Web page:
With regard to task characteristics, the type of paradigm (biological motion vs. coherent motion) the type of task (motion discrimination vs. motion detection) and type of dependent variable (accuracy, RT data, threshold or d-primes) were retained for further analysis. The type of paradigm, i.e. biological motion vs. coherent motion, may be the most obvious characteristic to include. Both biological motion and coherent motion rely on the integration of local motion into a global motion pattern and both are considered prime global motion processing paradigms. However, partially different neural network areas are thought to be involved (Saygin 2007; Grossman and Blake 2002; Grossman et al. 2000; Britten et al. 1992; Tootell et al. 1995), suggesting either paradigms may constitute unique challenges. In addition, it has been argued that the social layer of biological motion makes it a more high-level paradigm, and perhaps more difficult than the coherent motion paradigm, especially for individuals with ASD (Kaiser and Shiffrar 2009). The type of task, i.e., motion detection versus motion discrimination, has received far less attention in the ASD literature. In a motion detection task, participants are asked to detect global motion patterns (e.g., detect biological vs. non-biological motion or detect coherent vs. non-coherent motion), while in a motion discrimination task, participants are asked to discriminate between different types of global motion patterns (e.g., different types of PLD or different directions of coherent motion). In other words, while for motion detection the question is whether participants can distinguish between global motion patterns and random motion, for motion discrimination the question is to what (fine-grain) extent participant can distinguish between different levels or different types of global motion pattern. As such, one could argue that detecting the presence of global motion (compared to noise or random motion) is a more basic task compared to discriminating between different types of global motion. Previous research has indicated that different mechanisms and different neuronal populations are involved in motion detection compared to motion discrimination (Hol and Treue 2001; Koyama et al. 2010), highlighting its potential as moderator of the effect. Research in typically developing individuals that compared thresholds for a detection versus discrimination paradigm using flickering gratings (McCarthy et al. 1994) or investigated spatial offsets with Vernier stimuli (Harris and Fahle 1995) suggests this distinction can be important. As final task characteristic, the type of dependent variable was considered. Most global motion studies record either accuracy, RTs, motion thresholds, accuracy, or d-primes. However, while all four are valid outcome measures, they do tap into different aspects of one’s global motion perception performance, i.e., some people can run, some people are fast runners, and some people are good long-distance runners. As differences in visual performance tasks between individuals with and without ASD are known to depend on the dependent variable in question, i.e., comparable accuracy but longer RT’s for global processing in individuals with ASD compared with TD individuals (e.g., Van der Hallen et al. 2015), the type of dependent variable was considered as moderator of the effect.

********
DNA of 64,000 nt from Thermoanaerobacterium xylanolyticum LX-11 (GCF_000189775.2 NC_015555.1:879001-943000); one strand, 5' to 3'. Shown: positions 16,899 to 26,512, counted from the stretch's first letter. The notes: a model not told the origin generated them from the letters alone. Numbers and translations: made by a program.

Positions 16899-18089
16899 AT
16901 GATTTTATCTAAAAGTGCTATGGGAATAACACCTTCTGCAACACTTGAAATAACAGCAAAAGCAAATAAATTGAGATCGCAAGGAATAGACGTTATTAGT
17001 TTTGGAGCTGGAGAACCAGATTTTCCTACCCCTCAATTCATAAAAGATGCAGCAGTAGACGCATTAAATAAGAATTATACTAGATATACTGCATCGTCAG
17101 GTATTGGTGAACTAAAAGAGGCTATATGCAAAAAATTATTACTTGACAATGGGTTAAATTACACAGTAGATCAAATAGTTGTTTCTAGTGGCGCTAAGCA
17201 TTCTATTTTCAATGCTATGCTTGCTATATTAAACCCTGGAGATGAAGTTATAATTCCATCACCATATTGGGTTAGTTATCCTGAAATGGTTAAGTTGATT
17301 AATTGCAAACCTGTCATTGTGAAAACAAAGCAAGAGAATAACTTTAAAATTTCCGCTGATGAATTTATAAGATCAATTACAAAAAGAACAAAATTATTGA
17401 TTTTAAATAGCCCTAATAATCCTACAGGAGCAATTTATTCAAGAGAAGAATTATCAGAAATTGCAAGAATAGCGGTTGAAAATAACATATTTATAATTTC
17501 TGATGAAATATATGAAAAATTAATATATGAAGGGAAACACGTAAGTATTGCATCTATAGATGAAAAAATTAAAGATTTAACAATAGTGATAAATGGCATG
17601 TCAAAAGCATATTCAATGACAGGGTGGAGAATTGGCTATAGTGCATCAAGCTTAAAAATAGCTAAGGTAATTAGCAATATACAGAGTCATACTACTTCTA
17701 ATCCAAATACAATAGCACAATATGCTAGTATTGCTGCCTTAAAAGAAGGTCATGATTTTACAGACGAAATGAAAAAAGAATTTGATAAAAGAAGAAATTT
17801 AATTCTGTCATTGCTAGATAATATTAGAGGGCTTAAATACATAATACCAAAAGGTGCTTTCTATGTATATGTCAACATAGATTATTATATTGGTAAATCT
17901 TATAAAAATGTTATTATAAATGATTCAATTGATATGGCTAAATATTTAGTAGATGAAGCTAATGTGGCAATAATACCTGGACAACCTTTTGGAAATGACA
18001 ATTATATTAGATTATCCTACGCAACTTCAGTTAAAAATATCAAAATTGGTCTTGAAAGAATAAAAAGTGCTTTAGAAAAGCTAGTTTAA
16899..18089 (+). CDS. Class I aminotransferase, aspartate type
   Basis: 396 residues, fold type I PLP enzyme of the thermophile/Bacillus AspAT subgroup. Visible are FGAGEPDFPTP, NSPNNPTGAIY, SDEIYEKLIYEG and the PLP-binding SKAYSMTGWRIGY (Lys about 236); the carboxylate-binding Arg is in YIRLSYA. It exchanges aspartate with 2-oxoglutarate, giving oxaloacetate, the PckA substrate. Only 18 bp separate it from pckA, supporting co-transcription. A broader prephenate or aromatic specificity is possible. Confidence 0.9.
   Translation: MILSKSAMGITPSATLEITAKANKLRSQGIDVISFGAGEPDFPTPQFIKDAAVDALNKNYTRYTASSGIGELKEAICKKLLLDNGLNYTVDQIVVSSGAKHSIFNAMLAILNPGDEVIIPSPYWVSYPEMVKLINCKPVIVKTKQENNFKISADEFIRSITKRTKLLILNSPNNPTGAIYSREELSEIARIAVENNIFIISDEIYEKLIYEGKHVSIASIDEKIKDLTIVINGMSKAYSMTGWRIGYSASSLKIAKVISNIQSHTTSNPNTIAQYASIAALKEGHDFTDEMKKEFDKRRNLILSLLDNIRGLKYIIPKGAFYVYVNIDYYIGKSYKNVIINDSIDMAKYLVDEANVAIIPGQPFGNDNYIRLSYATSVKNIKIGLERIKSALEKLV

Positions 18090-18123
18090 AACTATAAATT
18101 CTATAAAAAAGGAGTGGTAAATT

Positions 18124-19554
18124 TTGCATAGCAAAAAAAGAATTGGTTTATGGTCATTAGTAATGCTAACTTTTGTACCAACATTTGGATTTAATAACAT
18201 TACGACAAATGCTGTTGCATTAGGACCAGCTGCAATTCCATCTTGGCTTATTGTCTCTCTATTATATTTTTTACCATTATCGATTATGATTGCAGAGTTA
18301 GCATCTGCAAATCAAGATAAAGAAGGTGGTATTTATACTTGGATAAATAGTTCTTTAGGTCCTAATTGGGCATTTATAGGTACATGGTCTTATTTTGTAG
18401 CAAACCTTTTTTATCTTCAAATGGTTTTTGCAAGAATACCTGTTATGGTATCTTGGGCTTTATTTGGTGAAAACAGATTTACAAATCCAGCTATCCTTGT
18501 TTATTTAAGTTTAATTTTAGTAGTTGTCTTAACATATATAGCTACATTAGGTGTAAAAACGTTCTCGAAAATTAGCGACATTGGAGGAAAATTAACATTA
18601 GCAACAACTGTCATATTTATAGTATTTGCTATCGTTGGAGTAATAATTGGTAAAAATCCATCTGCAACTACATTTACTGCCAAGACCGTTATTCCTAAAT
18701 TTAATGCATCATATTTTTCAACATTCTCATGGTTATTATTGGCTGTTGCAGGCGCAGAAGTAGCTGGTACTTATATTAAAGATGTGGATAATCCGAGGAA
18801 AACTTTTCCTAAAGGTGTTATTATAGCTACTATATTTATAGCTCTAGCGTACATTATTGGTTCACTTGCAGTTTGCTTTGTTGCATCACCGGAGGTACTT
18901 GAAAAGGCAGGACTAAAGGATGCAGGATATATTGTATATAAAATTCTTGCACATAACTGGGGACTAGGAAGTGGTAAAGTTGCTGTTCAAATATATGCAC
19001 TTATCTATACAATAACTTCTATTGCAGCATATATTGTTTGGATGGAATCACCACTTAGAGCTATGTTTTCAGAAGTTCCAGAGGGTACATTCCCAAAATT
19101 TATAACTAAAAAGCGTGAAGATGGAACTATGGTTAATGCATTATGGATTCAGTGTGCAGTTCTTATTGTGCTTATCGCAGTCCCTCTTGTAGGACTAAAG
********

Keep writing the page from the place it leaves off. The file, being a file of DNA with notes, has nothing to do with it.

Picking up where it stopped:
As for stimulus characteristics a wide range of parameters (i.e., speed, size, surface area, stimulus duration, etc.) was coded, both for biological motion and coherent motion. Previous studies have actively investigated a number of stimulus parameters in the hopes of explaining the discrepancies in the existing findings. For example, elevated motion coherence thresholds have been found in individuals with ASD specifically for stimuli that were (1) presented at short but not long durations (Robertson et al. 2012; but also see Davis et al. 2006), (2) presented centrally but not peripherally (Ronconi et al. 2012) and (3) presented at slow but not fast stimulus speeds (Manning et al. 2013). These studies have particular value as they each investigated the effect of these stimulus parameters within the same set of individuals, whilst controlling other variables, providing evidence for the importance of these parameters. Interestingly, a recent meta-analysis on coherent motion processing in dyslexia found the number of dots to be particularly important (Benassi et al. 2010). While a wide range of parameters was coded in the current study, not all parameters were included in the analysis. For some parameters not enough information proved available (information not reported in papers) in order to be included in the analysis. Examples of these include dot size, dot density and central versus peripheral stimulus presentation. Stimulus duration and motion speed (for both biological motion and coherent motion) and number of dots (for coherent motion) were considered valuable and retained for further analysis.